Activists chant, “Water is life.” Introductory chemistry teachers instruct, “Water is the universal solvent.” Because of water’s exceptional ability to dismember all sorts of materials – carbon-based molecules, metals, salts – as well as its ability to absorb all sorts of gases – paleontologists tend to assume that life on Earth began in a body of water. And although the Book of Genesis sees life as beginning on dry land on the third day, it sees God as attending to water on the first day. “In the beginning,” after creating heaven and earth, after separating light from darkness and day from night, “God said, ‘Let there be a firmament in the midst of the waters, and let it divide the waters from the waters.’” (Genesis 1:6)
Friends (including me) love to quote this portion of George Fox’s letter from Launceston prison, 1656: “[Be] patterns, be examples in all countries, places, islands, nations, wherever you come, that your carriage and life may preach among all sorts of people, and to them; then you will come to walk cheerfully over the world, answering that of God in every one.” My mind, however, turns less readily to the opening sentences of this same letter, “In the power of life and wisdom, and dread of the Lord God of life . . . over all ye may be preserved, and be a terror to all the adversaries of God, and a dread . . .” I also shy away from this in the letter’s second paragraph, “[Be] valiant for the Truth upon earth; tread and trample all that is contrary under.”
Life cannot thrive by being timid. Humble and yielding, yes; timid and avoidant, no. But while God knows how to “divide the waters from the waters,” humans are unfit to judge the essential purposes of things. We cannot say which water will bring destruction and which will bring life. We cannot say what moves the heart of the wolf in sheep’s clothing. We can, however, say that we have been taught to fear God alone. And we can say that we have been blessed with the ability to learn from mistakes.
New circumstances require new solutions. Sometimes we need to reject decisions made in the past, even while remembering the good intentions behind them. Memory is a gift, not a fortress.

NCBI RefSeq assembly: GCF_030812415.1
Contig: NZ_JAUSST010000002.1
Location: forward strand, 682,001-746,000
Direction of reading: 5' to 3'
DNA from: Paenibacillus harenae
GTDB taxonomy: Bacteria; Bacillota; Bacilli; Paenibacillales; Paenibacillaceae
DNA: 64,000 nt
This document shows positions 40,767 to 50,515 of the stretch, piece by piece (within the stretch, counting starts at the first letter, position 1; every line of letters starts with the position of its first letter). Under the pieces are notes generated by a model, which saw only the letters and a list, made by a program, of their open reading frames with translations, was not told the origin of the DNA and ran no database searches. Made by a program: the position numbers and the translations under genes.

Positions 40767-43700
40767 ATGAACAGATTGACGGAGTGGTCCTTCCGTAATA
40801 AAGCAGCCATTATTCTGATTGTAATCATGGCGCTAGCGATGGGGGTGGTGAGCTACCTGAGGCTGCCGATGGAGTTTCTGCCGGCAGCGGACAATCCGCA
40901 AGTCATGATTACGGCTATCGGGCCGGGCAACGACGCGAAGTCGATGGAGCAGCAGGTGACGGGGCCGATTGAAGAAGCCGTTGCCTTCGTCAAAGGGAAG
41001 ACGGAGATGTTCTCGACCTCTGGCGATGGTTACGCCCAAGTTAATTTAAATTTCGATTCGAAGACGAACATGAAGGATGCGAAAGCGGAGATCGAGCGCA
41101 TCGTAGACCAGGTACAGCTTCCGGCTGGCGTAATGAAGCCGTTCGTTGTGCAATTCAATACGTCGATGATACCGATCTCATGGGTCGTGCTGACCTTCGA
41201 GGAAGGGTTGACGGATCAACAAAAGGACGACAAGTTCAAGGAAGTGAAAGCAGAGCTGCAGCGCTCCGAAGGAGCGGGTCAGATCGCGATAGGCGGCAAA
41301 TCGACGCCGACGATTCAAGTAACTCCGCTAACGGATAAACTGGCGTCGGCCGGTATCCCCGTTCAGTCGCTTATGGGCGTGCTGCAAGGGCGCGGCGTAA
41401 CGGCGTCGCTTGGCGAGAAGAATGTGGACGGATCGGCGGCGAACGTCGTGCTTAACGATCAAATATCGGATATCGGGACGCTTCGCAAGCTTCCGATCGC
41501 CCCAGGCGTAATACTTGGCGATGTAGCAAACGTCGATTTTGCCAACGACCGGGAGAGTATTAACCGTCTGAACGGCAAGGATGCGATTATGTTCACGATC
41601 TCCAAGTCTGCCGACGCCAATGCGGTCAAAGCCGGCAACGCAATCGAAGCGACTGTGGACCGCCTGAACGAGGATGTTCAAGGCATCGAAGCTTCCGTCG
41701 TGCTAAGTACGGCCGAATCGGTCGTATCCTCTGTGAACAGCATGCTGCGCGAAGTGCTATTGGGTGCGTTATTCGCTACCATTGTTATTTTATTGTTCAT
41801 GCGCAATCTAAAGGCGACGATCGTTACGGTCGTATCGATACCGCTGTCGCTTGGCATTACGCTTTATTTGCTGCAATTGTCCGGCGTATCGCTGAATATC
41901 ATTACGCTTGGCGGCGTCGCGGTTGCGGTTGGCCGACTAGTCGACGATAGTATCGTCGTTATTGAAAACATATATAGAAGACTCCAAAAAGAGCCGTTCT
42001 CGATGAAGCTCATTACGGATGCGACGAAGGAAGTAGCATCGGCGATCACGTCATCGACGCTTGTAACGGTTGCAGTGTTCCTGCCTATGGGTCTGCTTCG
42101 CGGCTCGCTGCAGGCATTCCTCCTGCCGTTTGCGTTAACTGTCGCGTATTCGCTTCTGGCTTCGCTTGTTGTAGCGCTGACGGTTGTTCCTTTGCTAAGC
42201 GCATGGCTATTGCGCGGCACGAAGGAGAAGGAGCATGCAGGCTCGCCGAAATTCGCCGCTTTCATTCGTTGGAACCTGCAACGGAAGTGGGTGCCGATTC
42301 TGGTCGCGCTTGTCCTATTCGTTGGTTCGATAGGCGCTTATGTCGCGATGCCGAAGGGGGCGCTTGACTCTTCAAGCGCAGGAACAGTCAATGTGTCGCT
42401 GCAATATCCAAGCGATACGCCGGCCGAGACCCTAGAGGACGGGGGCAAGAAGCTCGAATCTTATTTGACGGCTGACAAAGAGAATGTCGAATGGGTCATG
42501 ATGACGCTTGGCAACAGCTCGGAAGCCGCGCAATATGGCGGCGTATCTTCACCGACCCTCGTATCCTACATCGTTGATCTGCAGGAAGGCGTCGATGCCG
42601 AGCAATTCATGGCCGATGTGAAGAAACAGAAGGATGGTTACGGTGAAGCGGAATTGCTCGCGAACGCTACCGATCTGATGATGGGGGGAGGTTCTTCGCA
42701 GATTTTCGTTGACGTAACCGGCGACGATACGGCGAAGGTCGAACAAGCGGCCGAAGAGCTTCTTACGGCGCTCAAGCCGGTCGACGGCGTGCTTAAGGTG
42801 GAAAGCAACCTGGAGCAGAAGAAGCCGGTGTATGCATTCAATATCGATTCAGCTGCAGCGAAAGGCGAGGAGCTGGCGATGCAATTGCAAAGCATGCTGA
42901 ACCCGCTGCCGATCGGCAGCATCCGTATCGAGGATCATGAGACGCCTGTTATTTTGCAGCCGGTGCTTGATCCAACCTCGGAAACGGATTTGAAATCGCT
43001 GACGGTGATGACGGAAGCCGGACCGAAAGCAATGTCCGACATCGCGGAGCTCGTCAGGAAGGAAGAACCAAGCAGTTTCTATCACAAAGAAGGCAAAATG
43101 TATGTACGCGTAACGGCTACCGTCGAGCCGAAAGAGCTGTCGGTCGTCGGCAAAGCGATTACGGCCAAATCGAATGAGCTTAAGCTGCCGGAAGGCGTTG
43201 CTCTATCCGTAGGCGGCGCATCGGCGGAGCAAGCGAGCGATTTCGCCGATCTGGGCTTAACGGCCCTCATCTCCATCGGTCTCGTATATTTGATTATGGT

The good news is that every person on earth can learn from mistakes. And even better is the news that everyone can share that blessing with others. Each one of us can learn from anyone else about the unintended consequences of our actions (unless incapacitated by hunger or exhaustion, illness or despair). Each one of us can work with others to try to set things right.
I recently sat through a conversation in which one Friend complained that the FCNL slogan, “War is not the answer,” is not Quakerly because it expresses a rejection of something that is wrong, whereas the Quaker Way is to point towards things that are right. Other Friends agreed, and then one noted with approval that “Love thy neighbor, no exceptions,” is a now available on FCNL bumper stickers. I did not know what to say, remembering Ecclesiastes’s seasons and times and purposes for all things.
Every act of creation includes a range of contributions. Some of these will be messier than others. Some will involve some destruction. By embracing the powers of Continuing Revelation, we open ourselves to constant rediscovery of what we are being asked to contribute today. Let’s not be concerned with the faults we see in others’ contributions. Let’s welcome the great and the small, the gaudy and the subtle, the deep and the wide.
While God was dividing the waters from the waters, he decided which way was up. He “divided the waters which were under the firmament from the waters which were above the firmament . . .” (Genesis 1:7) Finding ourselves embedded in creation, endowed with awareness, we can feel what it means to be upright. That feeling depends each moment on where we are standing. ~~~
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